SQL Injection is something I would expect any reader here to be familiar with. Despite being one of the oldest database attack methods, it still persists for decades on the OWASP Top Ten list of critical security risks to web applications.
In fact, instead of dying out, it only seems to be getting more clever and even automated. With "hacker bots" scouring the web and automatically probing for injection vulnerabilities to exploit. I know, as I've once been a victim of such attacks in the past.
But today I'm not actually going to talk about that. Today, I'm going to ask the question: When is SQL Injection dangerous, even if it's perfectly safe?
What does it even mean a "perfectly safe SQL Injection"?
That's a perfectly valid question, dear reader.
For example, let's say that we have a table called "Accounts" which contains, among other things, a numeric "ID" column and a textual "Username" column.
Let's assume that we have something like the following stored procedure:
CREATE PROCEDURE dbo.GetAccountDetails
DECLARE @AccountID int, @Command nvarchar(MAX);
SELECT @AccountID = ID
WHERE Username = @Username
IF @AccountID IS NOT NULL
SET @Command = N'
SELECT FullName, Email, OtherStuff
WHERE ID = ' + CAST(@AccountID AS nvarchar(MAX))
RAISERROR(N'Username "%s" was not found',16,1,@Username);
Note a few things here:
The only parameter received from the end-user is @Username.
This @Username is used for retrieving an @AccountID which is an integer data type.
There is SQL Injection happening in lines 13-18 involving the @Command variable, but it's only using the integer variable @AccountID, which by definition cannot contain malicious data that "breaks" the dynamic SQL command.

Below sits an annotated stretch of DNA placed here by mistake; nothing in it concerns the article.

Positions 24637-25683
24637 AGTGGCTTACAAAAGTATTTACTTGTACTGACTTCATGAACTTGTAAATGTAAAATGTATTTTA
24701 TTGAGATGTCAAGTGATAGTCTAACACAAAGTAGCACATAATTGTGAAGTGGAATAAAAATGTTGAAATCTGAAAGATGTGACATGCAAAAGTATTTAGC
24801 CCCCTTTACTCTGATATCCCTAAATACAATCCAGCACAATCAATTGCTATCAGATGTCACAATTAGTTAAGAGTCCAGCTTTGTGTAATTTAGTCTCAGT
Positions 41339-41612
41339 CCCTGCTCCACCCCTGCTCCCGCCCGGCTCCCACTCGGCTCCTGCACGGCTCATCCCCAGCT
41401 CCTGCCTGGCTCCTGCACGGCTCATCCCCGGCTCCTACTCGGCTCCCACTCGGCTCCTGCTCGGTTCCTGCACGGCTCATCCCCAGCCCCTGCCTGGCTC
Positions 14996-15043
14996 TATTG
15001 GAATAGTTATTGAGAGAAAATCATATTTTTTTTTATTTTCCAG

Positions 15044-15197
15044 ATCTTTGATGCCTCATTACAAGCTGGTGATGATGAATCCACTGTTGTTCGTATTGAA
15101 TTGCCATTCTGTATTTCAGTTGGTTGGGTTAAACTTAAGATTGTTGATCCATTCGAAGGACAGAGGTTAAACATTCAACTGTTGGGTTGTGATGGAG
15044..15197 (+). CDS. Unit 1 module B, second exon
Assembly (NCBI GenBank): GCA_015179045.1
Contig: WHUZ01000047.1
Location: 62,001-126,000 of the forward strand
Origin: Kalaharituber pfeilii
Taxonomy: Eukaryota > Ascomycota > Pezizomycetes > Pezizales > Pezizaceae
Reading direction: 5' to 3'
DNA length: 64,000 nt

Therefore, there is no risk here of a malicious attack from an end-user.
Another example of a perfectly safe SQL injection could be something that dynamically affects which tables and columns you'd be querying from. For example:
CREATE PROCEDURE dbo.AggregateTransactions
@AggFunction sysname = 'COUNT',
@DataMode tinyint = 1
DECLARE @CMD nvarchar(MAX)
SET @CMD = N'
SELECT SomeColumn, AggValue = ' +
CASE WHEN @AggFunction IN ('SUM', 'MIN', 'MAX', 'COUNT', 'AVG')
+ CASE @DataMode WHEN 1 THEN 'MoneyAmount' WHEN 2 THEN 'TaxAmount' WHEN 3 THEN 'DiscountAmount' ELSE 'MoneyAmount' END
GROUP BY SomeColumn'
EXEC sp_executesql @CMD
Note how both procedure parameters @AggFunction and @DataMode are never concatenated into the dynamic SQL command without first being validated against an explicit set of values.
As another example, I could also mention one of my older blog posts about Dynamic Search Queries in SQL Server, which implements a method that on the one hand uses dynamic SQL and SQL injection, but on the other hand, it actually protects from malicious SQL injections, as none of the injections within it come from the end-user.
In general, a "perfectly safe SQL Injection" is when the "injection" is not actually utilizing any input that comes from end-users. Instead, the injection is using static data, code-driven data, or some kind of metadata queried directly from a table that doesn't require validation as its content doesn't come from end-users.
So, when is a "safe" injection no longer "safe"?
A while back I had a customer with a very interesting issue.
They complained about performance problems but couldn't tell what was the root cause of it.